Some mistakes to avoid in your next Industrial IoT project
August 25, 2020, by Peter Rawlins
A study revealed in 2018 that only 26% of respondents considered that their industrial IoT projects were successfully completed. Here, some potential reasons for failure.
There is a lot of talk about the importance of IoT as an exponent of current economic development, particularly for the evolution of industry. But sometimes, things look simpler from the outside than they really are. A Cisco study revealed in 2018 that only 26% of respondents considered that their industrial IoT projects were successfully completed.
There are many reasons why this success rate is so low, but what is clear is that most projects fail in their initial stage. This is what we, in Barbara IoT, have baptized as the “Proof of Concept (PoC) Purgatory”. We refer to that place where projects stay forever in the testing phase of a few devices, without ever becoming implemented on a large scale.
This is unfortunately common; industrial companies face multiple challenges during the start-up phase of a project, from the establishment of the right alliances up to the choice of the right technologies. However, the greatest difficulty will come later; morphing from a few prototypes working in a controlled domain of limited scope, to a multitude of dispersed devices in complex environments with varying scopes.
Let us take the example of IoT deployment for solar energy. During the “proof of concept” phase, the initiative may establish communications with a solar energy installation and move inverter and other performance data to a cloud. However, large-scale deployment covering numerous solar parks will almost certainly reveal a host of disparate technologies used in the installed base. These technologies will be using distinct legacy protocols with implementations differing according to use. Solar farms will have communication snags, and in some the radio spectrum may be convoluted. Situations get ever more complex as large-scale projects roll out.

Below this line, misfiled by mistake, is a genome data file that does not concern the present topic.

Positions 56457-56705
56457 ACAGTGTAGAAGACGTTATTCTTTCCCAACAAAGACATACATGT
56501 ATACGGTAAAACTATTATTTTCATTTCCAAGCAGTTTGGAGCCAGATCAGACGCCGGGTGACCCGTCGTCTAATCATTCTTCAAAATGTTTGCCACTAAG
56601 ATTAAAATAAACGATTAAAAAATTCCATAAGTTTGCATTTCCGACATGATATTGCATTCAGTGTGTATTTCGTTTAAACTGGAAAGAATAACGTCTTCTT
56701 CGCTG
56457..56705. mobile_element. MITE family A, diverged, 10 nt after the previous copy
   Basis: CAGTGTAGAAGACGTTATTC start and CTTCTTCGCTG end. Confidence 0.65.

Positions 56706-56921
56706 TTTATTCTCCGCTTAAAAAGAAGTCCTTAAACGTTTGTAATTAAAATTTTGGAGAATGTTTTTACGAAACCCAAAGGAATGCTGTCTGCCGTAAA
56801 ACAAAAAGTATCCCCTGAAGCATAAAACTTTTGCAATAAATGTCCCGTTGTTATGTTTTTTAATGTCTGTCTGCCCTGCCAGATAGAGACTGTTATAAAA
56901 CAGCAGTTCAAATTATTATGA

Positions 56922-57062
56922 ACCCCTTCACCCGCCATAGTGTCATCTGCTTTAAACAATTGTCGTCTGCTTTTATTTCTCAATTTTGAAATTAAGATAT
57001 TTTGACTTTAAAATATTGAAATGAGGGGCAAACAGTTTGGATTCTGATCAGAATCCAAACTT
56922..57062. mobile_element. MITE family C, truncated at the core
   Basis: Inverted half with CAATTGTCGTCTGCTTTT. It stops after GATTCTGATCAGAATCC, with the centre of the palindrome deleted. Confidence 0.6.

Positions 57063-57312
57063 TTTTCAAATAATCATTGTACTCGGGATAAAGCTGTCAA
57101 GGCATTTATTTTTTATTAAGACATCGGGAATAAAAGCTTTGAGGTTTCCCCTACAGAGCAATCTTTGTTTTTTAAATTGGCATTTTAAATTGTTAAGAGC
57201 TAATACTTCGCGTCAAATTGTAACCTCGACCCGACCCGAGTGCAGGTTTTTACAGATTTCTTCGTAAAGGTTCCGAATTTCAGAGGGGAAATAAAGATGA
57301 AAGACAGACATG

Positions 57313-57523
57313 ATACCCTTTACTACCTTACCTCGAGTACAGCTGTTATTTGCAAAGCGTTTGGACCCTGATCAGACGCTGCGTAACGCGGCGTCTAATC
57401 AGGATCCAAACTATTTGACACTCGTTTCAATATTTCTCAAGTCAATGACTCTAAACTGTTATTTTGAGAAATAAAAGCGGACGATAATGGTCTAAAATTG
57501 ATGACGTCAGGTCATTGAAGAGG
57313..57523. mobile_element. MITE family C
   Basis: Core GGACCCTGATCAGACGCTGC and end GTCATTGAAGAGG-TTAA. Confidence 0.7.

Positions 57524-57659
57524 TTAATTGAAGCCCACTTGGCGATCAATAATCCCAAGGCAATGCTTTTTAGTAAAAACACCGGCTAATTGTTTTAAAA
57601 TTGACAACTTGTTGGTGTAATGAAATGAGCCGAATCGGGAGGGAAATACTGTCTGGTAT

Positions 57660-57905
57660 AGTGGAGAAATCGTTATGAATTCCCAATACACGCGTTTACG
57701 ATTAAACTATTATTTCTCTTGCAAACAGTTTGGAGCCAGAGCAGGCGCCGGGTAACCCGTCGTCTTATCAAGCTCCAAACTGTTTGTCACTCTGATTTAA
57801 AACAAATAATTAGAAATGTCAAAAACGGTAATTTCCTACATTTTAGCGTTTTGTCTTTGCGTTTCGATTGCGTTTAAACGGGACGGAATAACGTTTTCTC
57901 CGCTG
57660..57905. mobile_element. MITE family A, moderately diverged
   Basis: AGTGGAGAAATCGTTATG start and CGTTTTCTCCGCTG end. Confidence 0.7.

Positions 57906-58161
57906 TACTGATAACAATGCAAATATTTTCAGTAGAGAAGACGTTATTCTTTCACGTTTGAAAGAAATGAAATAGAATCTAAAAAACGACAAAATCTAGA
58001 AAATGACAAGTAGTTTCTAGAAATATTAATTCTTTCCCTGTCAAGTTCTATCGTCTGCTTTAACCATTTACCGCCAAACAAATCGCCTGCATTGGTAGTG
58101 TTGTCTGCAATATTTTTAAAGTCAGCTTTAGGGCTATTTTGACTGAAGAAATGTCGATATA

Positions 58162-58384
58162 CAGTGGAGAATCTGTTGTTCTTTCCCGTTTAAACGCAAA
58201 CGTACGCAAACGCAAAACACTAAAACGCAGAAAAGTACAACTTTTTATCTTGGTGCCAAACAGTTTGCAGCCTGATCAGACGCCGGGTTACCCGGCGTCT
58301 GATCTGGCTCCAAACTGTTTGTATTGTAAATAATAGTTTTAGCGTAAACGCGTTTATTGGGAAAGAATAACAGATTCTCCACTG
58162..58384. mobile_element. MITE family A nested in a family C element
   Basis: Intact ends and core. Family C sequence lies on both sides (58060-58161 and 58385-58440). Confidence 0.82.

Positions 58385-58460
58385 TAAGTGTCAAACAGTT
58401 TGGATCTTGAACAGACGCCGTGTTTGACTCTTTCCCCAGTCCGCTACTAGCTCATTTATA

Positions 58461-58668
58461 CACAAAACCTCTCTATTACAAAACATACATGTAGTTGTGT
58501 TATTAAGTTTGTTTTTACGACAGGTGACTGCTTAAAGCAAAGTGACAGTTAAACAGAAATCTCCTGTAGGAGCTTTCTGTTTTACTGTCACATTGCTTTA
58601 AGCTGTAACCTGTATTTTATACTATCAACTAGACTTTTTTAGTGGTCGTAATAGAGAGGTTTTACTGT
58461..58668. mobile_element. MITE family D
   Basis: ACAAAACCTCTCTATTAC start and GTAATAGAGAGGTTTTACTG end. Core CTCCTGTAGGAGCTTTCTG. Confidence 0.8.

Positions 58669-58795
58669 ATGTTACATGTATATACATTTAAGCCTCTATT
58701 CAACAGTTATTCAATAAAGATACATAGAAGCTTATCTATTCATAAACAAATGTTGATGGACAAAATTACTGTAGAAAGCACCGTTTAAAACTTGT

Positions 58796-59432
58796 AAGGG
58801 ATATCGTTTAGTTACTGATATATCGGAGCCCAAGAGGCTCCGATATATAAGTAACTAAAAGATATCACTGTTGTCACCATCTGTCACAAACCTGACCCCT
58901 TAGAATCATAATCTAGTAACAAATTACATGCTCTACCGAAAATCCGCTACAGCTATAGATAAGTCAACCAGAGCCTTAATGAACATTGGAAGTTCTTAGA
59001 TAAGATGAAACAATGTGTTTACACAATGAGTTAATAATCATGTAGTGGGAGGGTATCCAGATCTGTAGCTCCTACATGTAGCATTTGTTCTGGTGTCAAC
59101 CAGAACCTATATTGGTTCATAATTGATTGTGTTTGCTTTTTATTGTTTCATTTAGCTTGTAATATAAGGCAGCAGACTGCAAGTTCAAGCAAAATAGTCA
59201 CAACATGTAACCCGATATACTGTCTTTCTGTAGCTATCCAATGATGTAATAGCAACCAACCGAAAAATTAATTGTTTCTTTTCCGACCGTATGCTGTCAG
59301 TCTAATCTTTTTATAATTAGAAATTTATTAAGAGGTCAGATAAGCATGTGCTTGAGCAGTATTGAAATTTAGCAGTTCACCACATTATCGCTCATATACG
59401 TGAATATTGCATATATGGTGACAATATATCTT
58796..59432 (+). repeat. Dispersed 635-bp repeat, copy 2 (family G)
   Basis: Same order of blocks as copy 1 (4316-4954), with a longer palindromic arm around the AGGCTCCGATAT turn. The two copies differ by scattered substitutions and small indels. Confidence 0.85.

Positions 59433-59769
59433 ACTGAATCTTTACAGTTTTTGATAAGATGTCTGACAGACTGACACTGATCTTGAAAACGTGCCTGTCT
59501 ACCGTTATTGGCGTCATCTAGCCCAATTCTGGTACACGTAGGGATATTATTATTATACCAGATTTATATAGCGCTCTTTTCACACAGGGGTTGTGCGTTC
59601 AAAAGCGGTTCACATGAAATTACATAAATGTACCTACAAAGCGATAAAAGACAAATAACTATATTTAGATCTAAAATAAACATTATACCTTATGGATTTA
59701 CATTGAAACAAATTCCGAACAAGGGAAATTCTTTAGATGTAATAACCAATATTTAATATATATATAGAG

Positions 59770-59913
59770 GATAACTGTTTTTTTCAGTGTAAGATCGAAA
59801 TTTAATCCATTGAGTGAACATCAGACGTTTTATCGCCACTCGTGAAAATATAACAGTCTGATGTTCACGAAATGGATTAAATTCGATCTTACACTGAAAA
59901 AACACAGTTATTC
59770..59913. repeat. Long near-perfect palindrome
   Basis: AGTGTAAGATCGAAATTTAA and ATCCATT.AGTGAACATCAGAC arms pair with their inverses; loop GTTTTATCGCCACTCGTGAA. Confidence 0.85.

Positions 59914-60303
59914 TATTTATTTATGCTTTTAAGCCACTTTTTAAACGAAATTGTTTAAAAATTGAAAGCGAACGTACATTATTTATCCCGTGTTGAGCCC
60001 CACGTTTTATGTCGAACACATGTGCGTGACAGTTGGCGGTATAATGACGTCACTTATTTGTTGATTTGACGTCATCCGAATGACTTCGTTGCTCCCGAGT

This array of issues is demanding to foresee and to validate during the PoC phase. And believe us when we say that one single technology will not be able to address the real-world complexities unless we start addressing these concerns from the beginning. In Barbara, we think there is a way to do it.
We highlight three main themes that a business need bear in mind when tackling an Industrial IoT project with a view to avoiding future failures:
● Device Fragmentation: Plan to be able to support sensors and protocols of different suppliers. Do not expect a single manufacturer or technology to cover all your use cases over a lifetime, even in any one installation. To do this, design a layered architecture of independent components for the PoC. A three-layer design of “things-comms-cloud” will provide the necessary modularity to integrate new use cases along the way.
● Vendor Lock-in: using a single vendor that provides a monolithic and vertical approach, providing each and every piece of the puzzle, is likely to lead to failure. No one can be master of all trades, and even if they could, do you really want to be at their mercy? It is therefore pivotal to incorporate solutions based on open standards and interoperability at the PoC stage.
● Security: last year saw a 300% surge of cyberattacks on IoT devices. Edge devices are the weakest and most attractive entry point for cybercriminals. Instead of using insecure by nature devices dictated by pricing considerations, secure by design IoT gateways should be imbued over all the network to counter this threat. Taking security seriously during the PoC phase is a project life insurance.
At Barbara we believe that there is a different and better way of doing industrial IoT. The PoC is not the end of the road, but the beginning of the value chain.
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